Principles for transportation safety in Atlanta
It’s the Fifth United Nations Global Road Safety Week, and this year’s theme is “#SpeakUp.” The theme is meant to call for leadership on road safety to save lives. Before coming back to school for my PhD, I worked a great deal with the United Nations Road Safety Collaboration. I loved that work, and I loved working with people around the world to make roads safer. However, I grew tired of the lack of progress here in the United States and specifically in Atlanta. One of the many reasons I decided to go back to school was to work on more local issues. Thus Global Road Safety Week is a good time to look at how we’re doing in Atlanta and #SpeakUp for safety. Keeping with that theme, I’ve read city policies and documents related to road safety, and will be posting some reactions and ideas to those documents this week. With so much excitement about a potential Atlanta Department of Transportation, the RENEW Atlanta project list, and generational opportunities to change Atlanta’s transportation system, I can think of a better time to #SpeakUp.
Much of the coverage about ADOT has rightfully focused on the nuts and bolts of what that department will consist of; consolidating different city departments, and streamlining projects. However, forming ADOT gives the city a rare opportunity to think about our transportation system and what our priorities are as a city. As ADOT forms, it is critical that it defines what sort of transportation system it intends to create. This is no small, or insignificant task. Most of our public space is roads. How we build our transportation network is effectively how we build our city.
Thus, defining the vision and mission of ADOT will be critical to Atlanta’s future. Fortunately, the City of Atlanta began working on Atlanta’s Transportation Plan years ago to operationalize the Atlanta City Design. Both those documents are admirable and worth reading. The Transportation Plan does a nice job laying out high level priorities, and specifically calls out safety, mobility, and affordability as the three primary goals for transportation projects. It’s a great document and worth the time to read.
Being that this is Global Road Safety Week and I’m a safety researcher, I was happy to see safety get top billing. It wasn’t entirely surprising as most organizations state that safety is one of their top priorities. DOTs are no different, but they don’t do a very good job of meeting those goals. Road traffic deaths are the number one killer of people ages 5-29 in the United States, after all. Atlanta frequently touts itself as “world-class,” but our record on traffic deaths is far from it. Compared to peer cities in the United States, Atlanta’s safety record is awful. According to the city’s Safer Streets Technical Memorandum, Atlanta has 3-3.7 times the crashes of peer cities. That is remarkable. Our record on pedestrian crashes is particularly dismal, with 1.7-3x the number of crashes as other cities.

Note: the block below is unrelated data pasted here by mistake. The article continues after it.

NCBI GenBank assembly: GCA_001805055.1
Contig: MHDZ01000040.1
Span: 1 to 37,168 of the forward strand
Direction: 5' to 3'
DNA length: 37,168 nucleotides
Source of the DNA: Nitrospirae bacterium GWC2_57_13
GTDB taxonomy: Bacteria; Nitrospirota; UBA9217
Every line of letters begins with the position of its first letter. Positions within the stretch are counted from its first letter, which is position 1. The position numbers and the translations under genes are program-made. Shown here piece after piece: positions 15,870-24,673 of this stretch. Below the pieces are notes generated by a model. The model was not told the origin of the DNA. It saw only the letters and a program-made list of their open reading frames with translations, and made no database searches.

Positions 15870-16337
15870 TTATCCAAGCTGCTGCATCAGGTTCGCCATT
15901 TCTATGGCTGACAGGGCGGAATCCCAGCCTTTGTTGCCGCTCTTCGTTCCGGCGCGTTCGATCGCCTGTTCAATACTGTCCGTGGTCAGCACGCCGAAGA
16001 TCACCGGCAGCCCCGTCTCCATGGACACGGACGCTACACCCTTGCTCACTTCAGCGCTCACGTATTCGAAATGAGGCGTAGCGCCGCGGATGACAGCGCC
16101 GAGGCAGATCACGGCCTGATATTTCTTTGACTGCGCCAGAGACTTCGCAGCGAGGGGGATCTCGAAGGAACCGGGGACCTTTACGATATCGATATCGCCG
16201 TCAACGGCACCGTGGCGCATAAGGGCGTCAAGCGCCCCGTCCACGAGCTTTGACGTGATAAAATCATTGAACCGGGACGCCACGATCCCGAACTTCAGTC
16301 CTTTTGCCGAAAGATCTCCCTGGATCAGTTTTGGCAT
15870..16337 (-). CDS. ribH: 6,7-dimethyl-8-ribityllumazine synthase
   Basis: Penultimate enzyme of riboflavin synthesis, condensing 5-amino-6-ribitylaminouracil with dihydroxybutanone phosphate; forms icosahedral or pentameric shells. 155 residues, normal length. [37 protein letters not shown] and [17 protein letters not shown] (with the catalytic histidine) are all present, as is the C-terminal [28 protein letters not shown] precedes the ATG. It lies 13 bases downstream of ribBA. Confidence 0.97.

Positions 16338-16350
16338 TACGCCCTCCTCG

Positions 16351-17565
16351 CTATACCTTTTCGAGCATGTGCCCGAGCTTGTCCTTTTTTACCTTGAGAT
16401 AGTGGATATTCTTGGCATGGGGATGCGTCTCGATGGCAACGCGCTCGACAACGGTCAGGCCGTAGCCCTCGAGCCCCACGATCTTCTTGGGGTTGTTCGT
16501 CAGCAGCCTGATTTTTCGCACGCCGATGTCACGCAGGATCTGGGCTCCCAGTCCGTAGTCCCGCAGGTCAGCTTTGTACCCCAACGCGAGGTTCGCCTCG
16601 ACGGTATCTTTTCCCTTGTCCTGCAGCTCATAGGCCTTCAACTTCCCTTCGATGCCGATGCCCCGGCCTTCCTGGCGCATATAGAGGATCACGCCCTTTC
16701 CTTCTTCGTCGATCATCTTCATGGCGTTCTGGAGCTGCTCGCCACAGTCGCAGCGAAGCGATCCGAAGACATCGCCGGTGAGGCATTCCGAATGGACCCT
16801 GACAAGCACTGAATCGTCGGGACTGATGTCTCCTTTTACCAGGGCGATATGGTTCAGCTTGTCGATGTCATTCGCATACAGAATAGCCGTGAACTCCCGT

Considering that safety is a major issue in Atlanta, we need to serious consider what we mean by safety and how we deliver safety in projects. Further, we need to consider how to communicate what we mean by safety. Recently, Vision Zero has become an increasingly popular policy in American cities. In fact, the Mayor also promised that Vision Zero is on the table in the city of Atlanta. This is a massive step in the right direction. However, it’s difficult to envision what that actually means in practice. Atlanta’s Safer Streets Technical document uses the oft-cited “5 E’s” to guide their “data-driven approach.”
Education-teach pedestrians, bicyclists, and drivers about safety
Enforcement-work with local law enforcement to issue citations at dangerous locations targeted at reducing dangerous behaviors
Engineering-create safe infrastructure for all users through design, operation, and maintenance
Evaluation-monitor strategies to confirm if they are working, or if adjustments are needed to met goals and objectives
Emergency medical services-when crashes occur, a quick response can save lives, the likelihood of preventing death is highest in the first hour after a traumatic injury
The 5 E’s are the primary traffic safety paradigm in the United States, and frankly, we haven’t done so well in terms. This stems from the fact that not all E’s are equal, and responsibility is dispersed across different entities. It’s easy to shift the blame to one of the different E’s when you’ve failed, and our infrastructure fails far too frequently, but we can always rely on the fact that someone will argue “if we just have more education and enforcement…” or something along those lines. ADOT should consider laying out more visionary principles that they can communicate easily, and use as guidance for all projects.
While the Dutch are frequently cited for their excellent cycling infrastructure, they don’t get enough credit for their remarkable progress in road safety. The Dutch approach is known as Sustainable Safety. Sustainable Safety is based on 5 core principles, listed below. I’ll describe each and note applications within the City of Atlanta:
Functionality of roads